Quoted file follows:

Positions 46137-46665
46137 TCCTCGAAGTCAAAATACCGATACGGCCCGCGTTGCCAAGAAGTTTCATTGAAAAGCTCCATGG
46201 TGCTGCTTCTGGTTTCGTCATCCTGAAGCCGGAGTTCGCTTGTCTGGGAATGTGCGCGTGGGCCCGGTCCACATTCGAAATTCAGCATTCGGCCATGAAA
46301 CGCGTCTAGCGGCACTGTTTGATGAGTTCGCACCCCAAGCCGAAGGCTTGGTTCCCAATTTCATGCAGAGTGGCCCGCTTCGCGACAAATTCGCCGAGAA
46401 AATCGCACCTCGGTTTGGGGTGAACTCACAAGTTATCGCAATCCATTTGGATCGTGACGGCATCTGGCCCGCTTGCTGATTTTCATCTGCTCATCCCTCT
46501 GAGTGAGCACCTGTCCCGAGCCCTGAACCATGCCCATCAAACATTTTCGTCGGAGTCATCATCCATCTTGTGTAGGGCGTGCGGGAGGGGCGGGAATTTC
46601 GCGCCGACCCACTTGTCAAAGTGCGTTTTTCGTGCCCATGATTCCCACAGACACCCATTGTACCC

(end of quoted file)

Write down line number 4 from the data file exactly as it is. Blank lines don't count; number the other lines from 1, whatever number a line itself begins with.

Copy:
46301 CGCGTCTAGCGGCACTGTTTGATGAGTTCGCACCCCAAGCCGAAGGCTTGGTTCCCAATTTCATGCAGAGTGGCCCGCTTCGCGACAAATTCGCCGAGAA